Brett Sigworth, of Stow, Massachusetts, is flaming mad right now, after he used Banana Boat aerosol sunscreen and accidentally lit himself on fire, reports CBS Boston.
According to Sigworth, he sprayed the sunscreen on, waited a couple of minutes, and then went to his grill to adjust the charcoal. All of a sudden, he found himself engulfed in flames.
He ended up with second-degree burns on his chest, back, neck, and ears.
His complaint is with the warning label. It warns that the product is flammable and not to use it near heat or flame. So, what's his beef?
Sigworth feels that the warning should alert consumers that the product remains flammable for some time once applied to the skin. If it had been labeled as such, he wouldn't have used it at all.
So, what do you think? Does he have a case?
Dangerous products are required to have a warning label. And before you make the "common sense" argument, note that many irons have labels warning you not to iron the clothes on your body. Some chainsaws tell you not to stick your finger in the blade area.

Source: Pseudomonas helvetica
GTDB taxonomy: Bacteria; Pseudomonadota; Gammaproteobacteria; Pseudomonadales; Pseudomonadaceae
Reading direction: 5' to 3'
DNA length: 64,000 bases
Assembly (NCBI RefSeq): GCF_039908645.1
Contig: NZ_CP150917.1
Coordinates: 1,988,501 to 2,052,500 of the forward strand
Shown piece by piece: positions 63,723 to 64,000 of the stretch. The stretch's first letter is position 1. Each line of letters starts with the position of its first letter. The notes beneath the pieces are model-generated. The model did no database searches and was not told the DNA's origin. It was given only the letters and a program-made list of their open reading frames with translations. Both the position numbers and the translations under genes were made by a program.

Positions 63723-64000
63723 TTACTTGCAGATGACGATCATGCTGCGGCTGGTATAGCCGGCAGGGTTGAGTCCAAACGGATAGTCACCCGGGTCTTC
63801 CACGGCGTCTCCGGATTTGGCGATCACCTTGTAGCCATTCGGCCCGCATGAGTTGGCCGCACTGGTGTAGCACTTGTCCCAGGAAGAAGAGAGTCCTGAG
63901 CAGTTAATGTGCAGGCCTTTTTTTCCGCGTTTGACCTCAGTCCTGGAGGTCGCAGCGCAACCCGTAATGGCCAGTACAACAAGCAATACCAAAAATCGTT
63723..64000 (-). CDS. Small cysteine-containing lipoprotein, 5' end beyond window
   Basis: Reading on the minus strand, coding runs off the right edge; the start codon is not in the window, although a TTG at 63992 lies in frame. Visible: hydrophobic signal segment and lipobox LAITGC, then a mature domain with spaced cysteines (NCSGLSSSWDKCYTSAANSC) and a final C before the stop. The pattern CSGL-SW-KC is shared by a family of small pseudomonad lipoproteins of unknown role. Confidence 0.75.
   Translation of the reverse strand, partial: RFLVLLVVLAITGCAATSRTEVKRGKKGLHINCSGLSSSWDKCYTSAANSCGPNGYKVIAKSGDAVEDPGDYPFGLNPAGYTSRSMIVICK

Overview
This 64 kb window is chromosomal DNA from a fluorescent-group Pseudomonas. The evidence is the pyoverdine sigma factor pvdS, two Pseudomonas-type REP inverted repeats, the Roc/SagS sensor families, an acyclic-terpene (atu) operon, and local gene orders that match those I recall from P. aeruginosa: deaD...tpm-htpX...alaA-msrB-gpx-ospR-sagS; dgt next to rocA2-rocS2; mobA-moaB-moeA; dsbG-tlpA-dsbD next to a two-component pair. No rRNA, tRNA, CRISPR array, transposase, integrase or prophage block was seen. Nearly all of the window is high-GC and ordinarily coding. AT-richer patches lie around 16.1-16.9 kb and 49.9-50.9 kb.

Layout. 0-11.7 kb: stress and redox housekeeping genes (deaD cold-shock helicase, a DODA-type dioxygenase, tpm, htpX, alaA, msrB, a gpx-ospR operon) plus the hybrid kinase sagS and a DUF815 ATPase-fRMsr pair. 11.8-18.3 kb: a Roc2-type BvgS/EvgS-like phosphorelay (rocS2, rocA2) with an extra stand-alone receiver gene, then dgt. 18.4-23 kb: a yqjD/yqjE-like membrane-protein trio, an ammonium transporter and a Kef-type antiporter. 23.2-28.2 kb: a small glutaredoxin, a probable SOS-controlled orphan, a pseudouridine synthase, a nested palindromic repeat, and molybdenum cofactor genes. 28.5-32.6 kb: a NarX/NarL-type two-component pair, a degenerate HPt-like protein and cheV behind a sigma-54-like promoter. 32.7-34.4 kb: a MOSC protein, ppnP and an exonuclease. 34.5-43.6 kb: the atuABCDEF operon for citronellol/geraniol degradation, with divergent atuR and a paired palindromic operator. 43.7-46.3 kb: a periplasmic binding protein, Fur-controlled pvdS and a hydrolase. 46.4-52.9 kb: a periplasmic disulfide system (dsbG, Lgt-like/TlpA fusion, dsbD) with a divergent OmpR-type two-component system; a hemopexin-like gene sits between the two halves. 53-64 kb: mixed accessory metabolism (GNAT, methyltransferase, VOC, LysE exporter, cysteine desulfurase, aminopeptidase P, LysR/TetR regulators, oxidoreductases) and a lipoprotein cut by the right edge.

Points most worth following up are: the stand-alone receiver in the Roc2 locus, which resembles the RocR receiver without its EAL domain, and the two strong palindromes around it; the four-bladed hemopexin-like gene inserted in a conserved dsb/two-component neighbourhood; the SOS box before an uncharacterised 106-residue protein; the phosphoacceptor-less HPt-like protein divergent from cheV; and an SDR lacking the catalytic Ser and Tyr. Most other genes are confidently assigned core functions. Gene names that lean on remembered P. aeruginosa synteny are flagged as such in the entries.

Warning labels are often directed at the lowest common denominator of society, not at those with "common sense." Products are required to warn you of foreseeable dangerous uses, and sometimes, the labels come across as silly.
As for the sunscreen, whether or not the "flammable" warning was sufficient is debatable.
Banana Boat will certainly argue that it is unreasonable to expect them to predict every possible way in which someone could manage to harm themselves and that the existing label is sufficient.
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